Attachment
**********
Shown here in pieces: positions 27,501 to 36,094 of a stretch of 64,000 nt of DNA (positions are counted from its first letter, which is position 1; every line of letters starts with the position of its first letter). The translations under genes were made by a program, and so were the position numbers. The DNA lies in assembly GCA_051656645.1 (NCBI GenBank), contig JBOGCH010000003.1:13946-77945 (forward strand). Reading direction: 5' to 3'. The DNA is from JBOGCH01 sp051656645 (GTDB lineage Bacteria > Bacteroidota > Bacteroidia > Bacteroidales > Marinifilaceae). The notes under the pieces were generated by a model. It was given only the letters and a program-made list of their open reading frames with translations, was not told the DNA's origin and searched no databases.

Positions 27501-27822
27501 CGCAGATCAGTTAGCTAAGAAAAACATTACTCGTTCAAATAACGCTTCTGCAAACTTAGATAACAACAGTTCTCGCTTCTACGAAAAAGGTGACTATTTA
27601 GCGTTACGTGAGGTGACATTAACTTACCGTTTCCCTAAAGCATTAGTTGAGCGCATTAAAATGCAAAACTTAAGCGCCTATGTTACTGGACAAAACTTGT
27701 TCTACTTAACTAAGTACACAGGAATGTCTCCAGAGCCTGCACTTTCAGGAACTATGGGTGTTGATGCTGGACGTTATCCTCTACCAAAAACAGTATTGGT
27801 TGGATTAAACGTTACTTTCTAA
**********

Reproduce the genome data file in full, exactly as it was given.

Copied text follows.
Shown here in pieces: positions 27,501 to 36,094 of a stretch of 64,000 nt of DNA (positions are counted from its first letter, which is position 1; every line of letters starts with the position of its first letter). The translations under genes were made by a program, and so were the position numbers. The DNA lies in assembly GCA_051656645.1 (NCBI GenBank), contig JBOGCH010000003.1:13946-77945 (forward strand). Reading direction: 5' to 3'. The DNA is from JBOGCH01 sp051656645 (GTDB lineage Bacteria > Bacteroidota > Bacteroidia > Bacteroidales > Marinifilaceae). The notes under the pieces were generated by a model. It was given only the letters and a program-made list of their open reading frames with translations, was not told the DNA's origin and searched no databases.

Positions 27501-27822
27501 CGCAGATCAGTTAGCTAAGAAAAACATTACTCGTTCAAATAACGCTTCTGCAAACTTAGATAACAACAGTTCTCGCTTCTACGAAAAAGGTGACTATTTA
27601 GCGTTACGTGAGGTGACATTAACTTACCGTTTCCCTAAAGCATTAGTTGAGCGCATTAAAATGCAAAACTTAAGCGCCTATGTTACTGGACAAAACTTGT
27701 TCTACTTAACTAAGTACACAGGAATGTCTCCAGAGCCTGCACTTTCAGGAACTATGGGTGTTGATGCTGGACGTTATCCTCTACCAAAAACAGTATTGGT
27801 TGGATTAAACGTTACTTTCTAA